Paris’s Grand Palais is currently hosting an exhibition of Jean Paul Gaultier’s work (#expoJPG). Before seeing it, I had not appreciated that JPG was self-taught, largely through a love of films and shows, and it left me wondering whether it was this early media fascination that has had a profound influence on his work and on the fashion industry as a whole.
Perhaps it is partly what comes of being self-taught, but the clothes on show here seem to contain all aspects of the DNA of Paris fashion and its designers over the decades. There was strong religious reference as I had seen at Lanvin; global exoticism as at YSL; corsetry echoing Dior’s New Look; draping in the style of Madame Gres; streetstyle and workwear adopted in the spirit of Chanel.
So what made JPG so innovative? What really struck me seeing this show, was the way that the designer embraced the media age. Like YSL in the late 60s, he spotted a social wave that would engulf the market: the convergence of music with fashion and the way that performers and other celebrities would become intimately associated with the fashion industry. This is really brought home in the Punk Cancan room, so-called because it represents the way JPG merged traditional Parisienne touchstones of style (beret, trenchcoat etc) with London’s punk movement. The room contains a moving runway surrounded by a front row representing the celebrities and fashion journalists with whom JPG worked. Strikingly all the mannequins – on catwalk and front row – wear his clothes, raising the question: “Where is the show really taking place?”.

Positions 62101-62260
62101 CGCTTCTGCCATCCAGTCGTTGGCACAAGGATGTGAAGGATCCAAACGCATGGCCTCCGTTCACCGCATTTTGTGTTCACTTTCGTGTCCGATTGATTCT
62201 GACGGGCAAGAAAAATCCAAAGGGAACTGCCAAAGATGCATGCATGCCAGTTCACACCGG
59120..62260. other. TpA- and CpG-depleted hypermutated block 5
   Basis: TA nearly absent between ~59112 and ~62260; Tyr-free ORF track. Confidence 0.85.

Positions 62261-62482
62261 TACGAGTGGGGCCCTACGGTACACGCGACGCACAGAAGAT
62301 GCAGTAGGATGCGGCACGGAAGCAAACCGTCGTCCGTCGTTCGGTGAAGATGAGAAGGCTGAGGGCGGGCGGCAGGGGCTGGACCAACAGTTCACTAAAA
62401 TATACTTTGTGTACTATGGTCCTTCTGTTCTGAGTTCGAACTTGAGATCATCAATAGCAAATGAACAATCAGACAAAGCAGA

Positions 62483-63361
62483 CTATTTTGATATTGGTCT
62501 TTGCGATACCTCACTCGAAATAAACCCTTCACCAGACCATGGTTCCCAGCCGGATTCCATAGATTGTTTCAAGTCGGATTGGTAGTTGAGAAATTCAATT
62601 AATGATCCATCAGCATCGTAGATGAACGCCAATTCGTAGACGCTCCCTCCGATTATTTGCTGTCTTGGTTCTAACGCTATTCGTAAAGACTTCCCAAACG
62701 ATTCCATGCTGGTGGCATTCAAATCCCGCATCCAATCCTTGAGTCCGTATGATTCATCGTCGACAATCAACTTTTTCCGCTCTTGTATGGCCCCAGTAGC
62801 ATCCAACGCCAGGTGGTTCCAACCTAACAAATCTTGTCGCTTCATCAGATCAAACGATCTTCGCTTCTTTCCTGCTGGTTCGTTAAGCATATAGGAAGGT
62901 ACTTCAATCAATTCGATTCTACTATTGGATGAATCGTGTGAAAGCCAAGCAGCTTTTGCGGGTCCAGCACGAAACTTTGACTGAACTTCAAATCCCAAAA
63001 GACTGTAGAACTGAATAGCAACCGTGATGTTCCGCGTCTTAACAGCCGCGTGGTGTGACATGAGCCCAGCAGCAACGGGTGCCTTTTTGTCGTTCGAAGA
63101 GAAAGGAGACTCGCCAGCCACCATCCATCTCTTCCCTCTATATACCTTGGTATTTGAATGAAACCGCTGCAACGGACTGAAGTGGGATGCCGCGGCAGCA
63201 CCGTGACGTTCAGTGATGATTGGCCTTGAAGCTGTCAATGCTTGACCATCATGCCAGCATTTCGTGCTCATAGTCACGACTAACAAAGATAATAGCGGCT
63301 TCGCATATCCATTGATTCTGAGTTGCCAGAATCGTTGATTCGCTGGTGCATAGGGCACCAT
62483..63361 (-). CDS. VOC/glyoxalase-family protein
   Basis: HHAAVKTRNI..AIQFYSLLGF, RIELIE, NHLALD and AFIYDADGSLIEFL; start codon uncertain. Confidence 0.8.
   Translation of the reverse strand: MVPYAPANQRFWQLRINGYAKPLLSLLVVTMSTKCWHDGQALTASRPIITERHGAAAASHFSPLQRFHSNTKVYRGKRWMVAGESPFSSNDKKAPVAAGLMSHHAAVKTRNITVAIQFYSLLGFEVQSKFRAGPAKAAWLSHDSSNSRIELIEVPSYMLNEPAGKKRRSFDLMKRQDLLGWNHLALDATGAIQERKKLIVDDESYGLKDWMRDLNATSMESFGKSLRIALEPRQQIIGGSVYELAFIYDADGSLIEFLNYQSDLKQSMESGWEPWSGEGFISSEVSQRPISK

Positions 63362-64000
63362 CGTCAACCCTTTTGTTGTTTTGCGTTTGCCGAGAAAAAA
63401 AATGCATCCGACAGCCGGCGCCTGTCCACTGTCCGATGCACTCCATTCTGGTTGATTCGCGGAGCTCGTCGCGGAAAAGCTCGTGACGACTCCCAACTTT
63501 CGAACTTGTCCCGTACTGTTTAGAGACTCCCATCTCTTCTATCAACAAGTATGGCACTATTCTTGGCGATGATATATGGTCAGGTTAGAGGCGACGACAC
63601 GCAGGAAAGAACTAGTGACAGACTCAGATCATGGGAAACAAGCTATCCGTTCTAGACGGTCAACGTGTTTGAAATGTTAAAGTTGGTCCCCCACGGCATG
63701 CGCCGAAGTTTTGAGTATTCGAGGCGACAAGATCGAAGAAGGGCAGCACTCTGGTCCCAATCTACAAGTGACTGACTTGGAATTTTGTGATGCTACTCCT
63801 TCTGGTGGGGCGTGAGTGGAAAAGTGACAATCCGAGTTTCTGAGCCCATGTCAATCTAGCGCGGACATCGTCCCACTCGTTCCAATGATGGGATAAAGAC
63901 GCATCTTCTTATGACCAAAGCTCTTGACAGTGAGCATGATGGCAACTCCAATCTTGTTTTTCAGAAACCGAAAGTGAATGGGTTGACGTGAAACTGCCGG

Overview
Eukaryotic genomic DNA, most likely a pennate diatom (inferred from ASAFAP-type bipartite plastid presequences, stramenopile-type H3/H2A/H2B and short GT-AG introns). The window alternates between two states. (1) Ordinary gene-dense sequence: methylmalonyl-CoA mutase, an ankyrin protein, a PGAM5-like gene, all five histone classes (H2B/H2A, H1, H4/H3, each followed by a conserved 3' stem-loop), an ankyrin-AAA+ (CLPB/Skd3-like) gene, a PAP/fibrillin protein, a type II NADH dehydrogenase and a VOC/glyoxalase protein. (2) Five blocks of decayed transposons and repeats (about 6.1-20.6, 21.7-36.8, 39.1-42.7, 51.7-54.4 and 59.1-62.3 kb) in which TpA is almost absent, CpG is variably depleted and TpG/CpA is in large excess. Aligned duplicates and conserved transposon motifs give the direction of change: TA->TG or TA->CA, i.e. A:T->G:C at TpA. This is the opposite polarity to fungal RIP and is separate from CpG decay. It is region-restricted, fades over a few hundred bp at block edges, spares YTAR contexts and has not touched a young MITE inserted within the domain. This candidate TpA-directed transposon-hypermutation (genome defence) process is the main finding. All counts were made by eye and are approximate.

Some of the clothes, especially those for the celebrity clients, are so extreme that you just cannot imagine how they could sell and it was just this thought that I was having when I walked into the final room, Urban Jungle, and encountered a collection of some of the most beautiful pieces in the whole exhibition. They showcase JPG’s inspiration from exotic cultures – Mongolian, Japanese, African, Spanish – and, though some of the looks were extreme, the individual items were exquisitely crafted. I loved the flower embroidery and dramatic hats almost as much as a wonderful crocodile tailored jacket, surely inspired by his appointment to design for Hermes in 2002.
Seeing this after visiting the Paris exhibitions for Lanvin and YSL on the same day gave a unique perspective on three Parisian couturiers. Jeanne Lanvin focused the extraordinary beading and embroidery talents of her atelier on clothes that served the wearer’s needs and lifestyle. YSL reinvented couture in the modern age, adapting it to the needs of the professional modern woman. JPG gave us couture in the multimedia and social media age where runways and red carpets merge. Each one transformed Haute Couture to reflect social change. It left me with one question: what will the next revolution hold and who will lead it?